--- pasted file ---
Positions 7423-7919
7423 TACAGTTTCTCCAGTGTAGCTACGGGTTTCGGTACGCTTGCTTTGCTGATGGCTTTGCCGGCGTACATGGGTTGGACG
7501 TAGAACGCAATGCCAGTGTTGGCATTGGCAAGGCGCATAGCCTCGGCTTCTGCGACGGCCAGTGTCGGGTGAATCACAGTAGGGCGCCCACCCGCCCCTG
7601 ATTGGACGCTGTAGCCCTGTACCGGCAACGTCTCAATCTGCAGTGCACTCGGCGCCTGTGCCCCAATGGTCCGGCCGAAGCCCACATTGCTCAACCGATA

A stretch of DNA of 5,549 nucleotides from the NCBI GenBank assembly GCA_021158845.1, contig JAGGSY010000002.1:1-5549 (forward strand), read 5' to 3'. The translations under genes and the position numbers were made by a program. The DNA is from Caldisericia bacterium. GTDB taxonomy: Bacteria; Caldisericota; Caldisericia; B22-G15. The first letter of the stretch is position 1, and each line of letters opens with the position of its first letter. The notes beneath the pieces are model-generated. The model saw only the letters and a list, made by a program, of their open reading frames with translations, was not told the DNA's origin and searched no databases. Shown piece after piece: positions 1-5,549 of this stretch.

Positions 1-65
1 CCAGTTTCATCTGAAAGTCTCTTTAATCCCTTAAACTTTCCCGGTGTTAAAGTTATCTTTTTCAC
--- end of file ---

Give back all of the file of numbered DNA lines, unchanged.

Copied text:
Positions 7423-7919
7423 TACAGTTTCTCCAGTGTAGCTACGGGTTTCGGTACGCTTGCTTTGCTGATGGCTTTGCCGGCGTACATGGGTTGGACG
7501 TAGAACGCAATGCCAGTGTTGGCATTGGCAAGGCGCATAGCCTCGGCTTCTGCGACGGCCAGTGTCGGGTGAATCACAGTAGGGCGCCCACCCGCCCCTG
7601 ATTGGACGCTGTAGCCCTGTACCGGCAACGTCTCAATCTGCAGTGCACTCGGCGCCTGTGCCCCAATGGTCCGGCCGAAGCCCACATTGCTCAACCGATA

A stretch of DNA of 5,549 nucleotides from the NCBI GenBank assembly GCA_021158845.1, contig JAGGSY010000002.1:1-5549 (forward strand), read 5' to 3'. The translations under genes and the position numbers were made by a program. The DNA is from Caldisericia bacterium. GTDB taxonomy: Bacteria; Caldisericota; Caldisericia; B22-G15. The first letter of the stretch is position 1, and each line of letters opens with the position of its first letter. The notes beneath the pieces are model-generated. The model saw only the letters and a list, made by a program, of their open reading frames with translations, was not told the DNA's origin and searched no databases. Shown piece after piece: positions 1-5,549 of this stretch.

Positions 1-65
1 CCAGTTTCATCTGAAAGTCTCTTTAATCCCTTAAACTTTCCCGGTGTTAAAGTTATCTTTTTCAC